- Lung Cancer Basics
Even approved treatments do not work for everyone. Clinical trials may offer more options and present an opportunity to receive up-to-date treatment and contribute to medical science at the same time. By participating in a clinical trial, you may be part of the next big lung cancer treatment breakthrough.
Before starting treatment, ask your doctor about clinical trials. We recommend that joining a trail be considered every time a treatment decision is made.
Clinical trials are research studies that allow patients to try new treatments or combinations of treatments. All currently approved medical treatments, from aspirins to targeted therapies, went through the clinical trial process. Clinical trials are necessary for new lung cancer treatments to be found and for advancements in the treatment of the disease to occur.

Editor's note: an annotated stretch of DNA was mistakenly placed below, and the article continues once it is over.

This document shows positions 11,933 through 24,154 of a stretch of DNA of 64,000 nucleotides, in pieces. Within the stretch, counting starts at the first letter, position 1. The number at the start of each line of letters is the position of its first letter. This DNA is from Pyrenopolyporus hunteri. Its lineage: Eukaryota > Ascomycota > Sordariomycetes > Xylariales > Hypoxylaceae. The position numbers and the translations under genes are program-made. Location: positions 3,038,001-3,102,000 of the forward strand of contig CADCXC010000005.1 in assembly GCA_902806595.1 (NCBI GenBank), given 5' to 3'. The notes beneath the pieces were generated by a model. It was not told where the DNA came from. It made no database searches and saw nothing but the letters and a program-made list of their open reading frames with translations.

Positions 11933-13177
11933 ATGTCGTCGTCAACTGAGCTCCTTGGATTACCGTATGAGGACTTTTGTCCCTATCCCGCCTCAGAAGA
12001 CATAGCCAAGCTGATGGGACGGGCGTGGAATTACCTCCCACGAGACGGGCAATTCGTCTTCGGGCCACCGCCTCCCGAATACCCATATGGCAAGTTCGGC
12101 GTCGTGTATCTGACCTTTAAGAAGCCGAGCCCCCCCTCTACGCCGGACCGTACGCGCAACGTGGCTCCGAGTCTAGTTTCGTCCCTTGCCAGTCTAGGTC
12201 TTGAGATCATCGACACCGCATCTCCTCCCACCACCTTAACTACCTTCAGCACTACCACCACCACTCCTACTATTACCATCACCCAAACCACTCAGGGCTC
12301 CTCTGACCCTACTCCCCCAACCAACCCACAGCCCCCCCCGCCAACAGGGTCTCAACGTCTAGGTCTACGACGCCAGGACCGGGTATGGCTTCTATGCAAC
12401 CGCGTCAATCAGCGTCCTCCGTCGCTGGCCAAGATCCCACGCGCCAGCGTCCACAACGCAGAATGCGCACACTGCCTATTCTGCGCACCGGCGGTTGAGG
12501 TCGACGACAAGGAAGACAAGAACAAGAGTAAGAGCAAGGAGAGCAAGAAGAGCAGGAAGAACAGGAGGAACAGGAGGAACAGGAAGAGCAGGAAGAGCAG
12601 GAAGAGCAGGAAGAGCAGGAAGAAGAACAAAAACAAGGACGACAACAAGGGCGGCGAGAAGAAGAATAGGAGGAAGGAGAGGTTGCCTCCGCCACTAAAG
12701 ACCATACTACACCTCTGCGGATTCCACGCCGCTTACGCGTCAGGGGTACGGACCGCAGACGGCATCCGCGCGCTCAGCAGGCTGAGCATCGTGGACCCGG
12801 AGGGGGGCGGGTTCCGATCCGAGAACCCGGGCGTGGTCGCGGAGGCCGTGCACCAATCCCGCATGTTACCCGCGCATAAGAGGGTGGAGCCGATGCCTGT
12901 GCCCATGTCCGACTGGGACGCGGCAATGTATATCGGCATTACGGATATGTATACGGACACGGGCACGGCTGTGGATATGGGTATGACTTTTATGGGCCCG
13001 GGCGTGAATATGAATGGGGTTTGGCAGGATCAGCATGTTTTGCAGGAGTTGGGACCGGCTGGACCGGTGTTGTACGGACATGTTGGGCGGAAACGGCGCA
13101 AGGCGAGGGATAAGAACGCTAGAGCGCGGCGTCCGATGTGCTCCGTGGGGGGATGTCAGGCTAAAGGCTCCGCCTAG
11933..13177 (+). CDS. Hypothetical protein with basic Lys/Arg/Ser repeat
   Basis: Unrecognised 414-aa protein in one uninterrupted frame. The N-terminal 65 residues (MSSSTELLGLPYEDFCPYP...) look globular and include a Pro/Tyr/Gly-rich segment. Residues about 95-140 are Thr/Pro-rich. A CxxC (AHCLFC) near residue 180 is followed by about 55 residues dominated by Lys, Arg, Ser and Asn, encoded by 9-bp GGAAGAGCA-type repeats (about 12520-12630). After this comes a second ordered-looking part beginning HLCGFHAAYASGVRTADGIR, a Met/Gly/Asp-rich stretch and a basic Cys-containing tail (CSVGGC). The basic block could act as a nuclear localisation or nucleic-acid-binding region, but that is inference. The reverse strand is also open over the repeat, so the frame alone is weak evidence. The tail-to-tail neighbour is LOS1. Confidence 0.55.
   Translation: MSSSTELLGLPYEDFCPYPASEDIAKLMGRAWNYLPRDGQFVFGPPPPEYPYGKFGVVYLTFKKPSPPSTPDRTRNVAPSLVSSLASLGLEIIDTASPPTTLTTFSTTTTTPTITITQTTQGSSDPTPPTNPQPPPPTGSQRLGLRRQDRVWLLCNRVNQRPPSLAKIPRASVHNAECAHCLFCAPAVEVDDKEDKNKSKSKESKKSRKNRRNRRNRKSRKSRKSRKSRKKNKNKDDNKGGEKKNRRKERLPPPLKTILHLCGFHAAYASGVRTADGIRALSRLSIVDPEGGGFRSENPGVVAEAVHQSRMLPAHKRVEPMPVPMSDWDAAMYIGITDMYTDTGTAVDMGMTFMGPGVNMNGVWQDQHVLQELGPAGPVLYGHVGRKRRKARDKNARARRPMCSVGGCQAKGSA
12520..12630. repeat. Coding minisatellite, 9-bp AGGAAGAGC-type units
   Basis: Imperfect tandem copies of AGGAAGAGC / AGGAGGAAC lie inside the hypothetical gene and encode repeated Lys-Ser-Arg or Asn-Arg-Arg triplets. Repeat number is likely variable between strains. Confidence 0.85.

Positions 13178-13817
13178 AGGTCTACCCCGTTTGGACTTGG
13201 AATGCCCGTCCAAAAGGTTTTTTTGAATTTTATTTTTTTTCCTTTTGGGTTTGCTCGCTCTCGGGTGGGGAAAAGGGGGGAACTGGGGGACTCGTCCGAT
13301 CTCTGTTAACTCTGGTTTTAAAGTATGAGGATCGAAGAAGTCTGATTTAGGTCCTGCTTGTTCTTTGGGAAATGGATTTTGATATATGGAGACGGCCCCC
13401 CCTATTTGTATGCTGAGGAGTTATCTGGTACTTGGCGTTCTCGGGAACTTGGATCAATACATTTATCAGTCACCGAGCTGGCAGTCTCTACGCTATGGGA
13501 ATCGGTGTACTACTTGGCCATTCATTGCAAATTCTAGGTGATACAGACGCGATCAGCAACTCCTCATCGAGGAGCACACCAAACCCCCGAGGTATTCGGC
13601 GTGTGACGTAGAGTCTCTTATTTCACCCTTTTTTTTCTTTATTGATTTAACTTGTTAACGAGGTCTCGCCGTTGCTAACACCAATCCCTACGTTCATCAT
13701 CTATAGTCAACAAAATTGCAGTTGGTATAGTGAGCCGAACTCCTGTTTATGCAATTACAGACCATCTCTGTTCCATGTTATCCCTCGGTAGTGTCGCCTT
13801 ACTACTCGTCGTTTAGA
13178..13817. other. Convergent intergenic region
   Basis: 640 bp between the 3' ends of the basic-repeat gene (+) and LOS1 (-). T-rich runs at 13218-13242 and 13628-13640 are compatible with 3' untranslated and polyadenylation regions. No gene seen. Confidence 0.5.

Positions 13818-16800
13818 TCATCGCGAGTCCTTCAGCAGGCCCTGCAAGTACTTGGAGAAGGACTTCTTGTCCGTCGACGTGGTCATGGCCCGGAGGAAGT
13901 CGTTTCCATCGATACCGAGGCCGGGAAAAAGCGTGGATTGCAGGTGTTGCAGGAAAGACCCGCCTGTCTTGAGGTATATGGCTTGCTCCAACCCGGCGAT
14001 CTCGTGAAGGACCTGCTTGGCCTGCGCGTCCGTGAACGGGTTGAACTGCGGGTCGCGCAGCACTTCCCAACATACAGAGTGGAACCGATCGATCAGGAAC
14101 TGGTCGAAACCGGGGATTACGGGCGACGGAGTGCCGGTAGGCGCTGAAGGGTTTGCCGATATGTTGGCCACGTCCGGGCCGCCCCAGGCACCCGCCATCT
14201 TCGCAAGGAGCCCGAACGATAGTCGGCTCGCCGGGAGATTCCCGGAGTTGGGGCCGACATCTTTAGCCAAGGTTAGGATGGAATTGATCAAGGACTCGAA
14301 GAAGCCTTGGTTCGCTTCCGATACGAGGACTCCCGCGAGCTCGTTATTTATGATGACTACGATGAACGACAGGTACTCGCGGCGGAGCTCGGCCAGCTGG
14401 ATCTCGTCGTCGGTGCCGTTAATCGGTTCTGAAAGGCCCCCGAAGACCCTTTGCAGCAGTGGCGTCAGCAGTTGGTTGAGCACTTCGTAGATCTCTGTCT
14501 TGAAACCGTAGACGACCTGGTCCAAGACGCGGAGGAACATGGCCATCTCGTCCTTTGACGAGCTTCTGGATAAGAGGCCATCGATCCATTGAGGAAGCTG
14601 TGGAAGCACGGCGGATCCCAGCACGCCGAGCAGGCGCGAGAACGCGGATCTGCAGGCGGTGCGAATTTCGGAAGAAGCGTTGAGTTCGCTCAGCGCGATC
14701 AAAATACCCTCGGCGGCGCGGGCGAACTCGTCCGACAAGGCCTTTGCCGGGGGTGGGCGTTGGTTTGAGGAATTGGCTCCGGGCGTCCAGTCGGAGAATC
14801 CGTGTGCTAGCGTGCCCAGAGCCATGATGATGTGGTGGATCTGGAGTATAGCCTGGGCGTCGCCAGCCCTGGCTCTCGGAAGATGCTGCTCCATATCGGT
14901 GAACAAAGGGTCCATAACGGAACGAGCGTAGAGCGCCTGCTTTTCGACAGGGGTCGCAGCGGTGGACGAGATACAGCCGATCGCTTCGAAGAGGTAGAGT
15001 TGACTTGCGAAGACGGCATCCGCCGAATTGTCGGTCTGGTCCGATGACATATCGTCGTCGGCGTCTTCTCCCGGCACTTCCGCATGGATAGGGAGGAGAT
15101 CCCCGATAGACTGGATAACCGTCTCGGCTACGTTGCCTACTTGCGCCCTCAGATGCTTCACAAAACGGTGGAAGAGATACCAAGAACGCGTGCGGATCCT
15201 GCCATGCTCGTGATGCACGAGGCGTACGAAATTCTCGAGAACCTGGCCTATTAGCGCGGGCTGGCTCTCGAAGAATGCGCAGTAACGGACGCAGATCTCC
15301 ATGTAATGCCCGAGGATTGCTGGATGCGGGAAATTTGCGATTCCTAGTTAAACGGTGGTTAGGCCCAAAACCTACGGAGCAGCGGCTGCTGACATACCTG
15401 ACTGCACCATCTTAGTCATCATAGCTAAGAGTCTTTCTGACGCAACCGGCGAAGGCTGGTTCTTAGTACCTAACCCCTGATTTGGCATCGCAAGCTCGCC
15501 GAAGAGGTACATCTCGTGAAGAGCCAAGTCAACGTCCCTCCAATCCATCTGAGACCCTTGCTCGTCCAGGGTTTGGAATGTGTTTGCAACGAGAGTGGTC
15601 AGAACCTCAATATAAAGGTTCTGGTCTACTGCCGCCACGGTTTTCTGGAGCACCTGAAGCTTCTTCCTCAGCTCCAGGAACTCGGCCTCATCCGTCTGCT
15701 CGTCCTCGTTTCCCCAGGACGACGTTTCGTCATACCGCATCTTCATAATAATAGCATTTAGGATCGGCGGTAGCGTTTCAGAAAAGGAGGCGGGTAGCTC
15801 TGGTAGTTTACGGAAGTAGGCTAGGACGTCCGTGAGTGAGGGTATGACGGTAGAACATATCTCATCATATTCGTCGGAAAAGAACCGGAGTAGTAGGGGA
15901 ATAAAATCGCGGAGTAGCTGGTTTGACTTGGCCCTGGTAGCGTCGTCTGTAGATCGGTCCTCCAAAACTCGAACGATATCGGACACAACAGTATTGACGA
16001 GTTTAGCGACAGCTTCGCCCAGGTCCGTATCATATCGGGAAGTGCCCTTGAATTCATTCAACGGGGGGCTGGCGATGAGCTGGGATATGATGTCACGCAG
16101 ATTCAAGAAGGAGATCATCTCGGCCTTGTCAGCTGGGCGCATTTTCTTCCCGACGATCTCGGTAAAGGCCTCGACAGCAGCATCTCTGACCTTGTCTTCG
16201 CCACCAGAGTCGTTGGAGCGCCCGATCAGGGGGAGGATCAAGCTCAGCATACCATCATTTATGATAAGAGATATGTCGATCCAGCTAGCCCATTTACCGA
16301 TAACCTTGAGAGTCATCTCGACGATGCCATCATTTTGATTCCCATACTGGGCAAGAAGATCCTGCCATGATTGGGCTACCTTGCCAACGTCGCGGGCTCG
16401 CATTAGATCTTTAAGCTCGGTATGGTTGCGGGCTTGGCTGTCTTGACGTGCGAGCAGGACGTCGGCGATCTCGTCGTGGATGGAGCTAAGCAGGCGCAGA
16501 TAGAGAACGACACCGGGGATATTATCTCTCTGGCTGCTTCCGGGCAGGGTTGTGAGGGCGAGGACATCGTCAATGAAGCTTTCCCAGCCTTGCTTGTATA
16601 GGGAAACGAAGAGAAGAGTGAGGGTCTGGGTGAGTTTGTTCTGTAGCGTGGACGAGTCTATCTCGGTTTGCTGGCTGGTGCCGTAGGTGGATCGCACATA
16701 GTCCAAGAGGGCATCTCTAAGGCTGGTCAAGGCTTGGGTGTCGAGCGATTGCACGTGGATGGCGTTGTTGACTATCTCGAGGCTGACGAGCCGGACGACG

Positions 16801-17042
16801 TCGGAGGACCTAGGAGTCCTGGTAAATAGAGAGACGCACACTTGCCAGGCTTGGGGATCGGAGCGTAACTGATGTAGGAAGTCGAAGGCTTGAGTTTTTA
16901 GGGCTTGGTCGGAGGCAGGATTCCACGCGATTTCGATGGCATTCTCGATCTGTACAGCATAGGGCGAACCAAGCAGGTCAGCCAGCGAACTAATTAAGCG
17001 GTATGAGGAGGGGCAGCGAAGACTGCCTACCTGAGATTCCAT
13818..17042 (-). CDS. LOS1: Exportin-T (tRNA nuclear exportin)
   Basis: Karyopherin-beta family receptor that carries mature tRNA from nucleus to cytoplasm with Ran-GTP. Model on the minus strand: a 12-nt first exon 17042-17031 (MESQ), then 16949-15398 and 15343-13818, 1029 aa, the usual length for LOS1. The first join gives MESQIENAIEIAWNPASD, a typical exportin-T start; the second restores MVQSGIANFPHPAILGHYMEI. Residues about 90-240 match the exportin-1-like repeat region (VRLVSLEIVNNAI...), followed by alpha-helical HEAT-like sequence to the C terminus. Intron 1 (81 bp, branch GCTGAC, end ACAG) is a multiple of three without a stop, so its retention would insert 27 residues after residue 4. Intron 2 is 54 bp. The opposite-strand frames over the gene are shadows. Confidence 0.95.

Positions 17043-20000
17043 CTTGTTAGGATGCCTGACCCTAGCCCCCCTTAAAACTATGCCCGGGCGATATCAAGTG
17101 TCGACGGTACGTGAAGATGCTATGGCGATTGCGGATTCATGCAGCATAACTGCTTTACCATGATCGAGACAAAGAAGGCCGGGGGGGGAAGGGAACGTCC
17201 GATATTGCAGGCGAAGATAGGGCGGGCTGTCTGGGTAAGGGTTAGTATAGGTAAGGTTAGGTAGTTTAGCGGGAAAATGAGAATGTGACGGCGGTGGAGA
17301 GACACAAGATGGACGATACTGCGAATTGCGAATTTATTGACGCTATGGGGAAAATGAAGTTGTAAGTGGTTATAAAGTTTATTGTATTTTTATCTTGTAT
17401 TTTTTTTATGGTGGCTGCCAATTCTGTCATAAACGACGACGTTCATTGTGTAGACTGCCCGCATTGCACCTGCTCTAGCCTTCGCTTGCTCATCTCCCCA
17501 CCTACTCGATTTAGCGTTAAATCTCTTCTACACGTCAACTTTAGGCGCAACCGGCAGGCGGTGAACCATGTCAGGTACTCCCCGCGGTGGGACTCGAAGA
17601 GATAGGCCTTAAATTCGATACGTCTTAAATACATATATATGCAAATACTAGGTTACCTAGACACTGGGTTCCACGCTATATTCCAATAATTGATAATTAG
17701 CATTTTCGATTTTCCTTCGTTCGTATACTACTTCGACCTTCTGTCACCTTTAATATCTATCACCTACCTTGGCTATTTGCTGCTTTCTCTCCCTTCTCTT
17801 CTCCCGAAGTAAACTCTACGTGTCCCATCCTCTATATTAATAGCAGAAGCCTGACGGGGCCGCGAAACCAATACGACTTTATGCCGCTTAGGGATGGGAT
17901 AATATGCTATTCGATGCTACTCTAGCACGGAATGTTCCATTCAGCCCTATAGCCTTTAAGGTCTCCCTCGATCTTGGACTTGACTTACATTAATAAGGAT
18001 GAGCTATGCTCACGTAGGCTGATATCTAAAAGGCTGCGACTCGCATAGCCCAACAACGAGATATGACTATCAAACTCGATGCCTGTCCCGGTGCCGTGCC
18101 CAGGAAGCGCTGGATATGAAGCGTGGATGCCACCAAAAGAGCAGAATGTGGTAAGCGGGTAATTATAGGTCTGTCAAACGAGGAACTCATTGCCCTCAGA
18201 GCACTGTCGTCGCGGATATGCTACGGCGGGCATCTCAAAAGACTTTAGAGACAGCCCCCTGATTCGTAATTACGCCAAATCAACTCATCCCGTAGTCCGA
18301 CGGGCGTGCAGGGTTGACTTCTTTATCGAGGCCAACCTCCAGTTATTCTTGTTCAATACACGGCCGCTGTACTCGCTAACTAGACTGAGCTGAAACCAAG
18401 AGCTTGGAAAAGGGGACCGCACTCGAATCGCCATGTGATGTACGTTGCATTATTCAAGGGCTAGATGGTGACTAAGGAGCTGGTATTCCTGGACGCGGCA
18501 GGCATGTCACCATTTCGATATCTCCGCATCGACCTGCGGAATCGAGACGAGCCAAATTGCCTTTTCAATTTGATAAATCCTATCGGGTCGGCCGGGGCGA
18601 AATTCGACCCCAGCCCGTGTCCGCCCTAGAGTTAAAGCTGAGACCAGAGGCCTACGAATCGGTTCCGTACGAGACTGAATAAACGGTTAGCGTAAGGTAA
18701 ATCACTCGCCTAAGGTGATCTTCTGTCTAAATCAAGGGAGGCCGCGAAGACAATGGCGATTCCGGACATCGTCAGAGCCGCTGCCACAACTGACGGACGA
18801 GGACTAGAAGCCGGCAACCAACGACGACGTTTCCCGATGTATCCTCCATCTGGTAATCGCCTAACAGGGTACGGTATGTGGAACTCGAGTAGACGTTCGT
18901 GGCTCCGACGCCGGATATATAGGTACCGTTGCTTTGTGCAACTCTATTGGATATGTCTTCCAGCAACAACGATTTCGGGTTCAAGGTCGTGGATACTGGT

Clinical trials follow a protocol, which means that all of the steps of the study are clear and are followed in the same way. There are requirements that each participant must meet, called eligibility criteria. Having criteria makes sure that nothing interferes with getting reliable information from the study.
New chemotherapy drugs, surgical and radiation techniques, vaccines, and biological therapies are a few of the treatments currently being studied in clinical trials as possible treatments for all types of lung cancer. Studies often involve adding a new treatment in combination with drugs that have already been approved.
Before you join a clinical trial, talk with your healthcare providers about the specifics of the trial.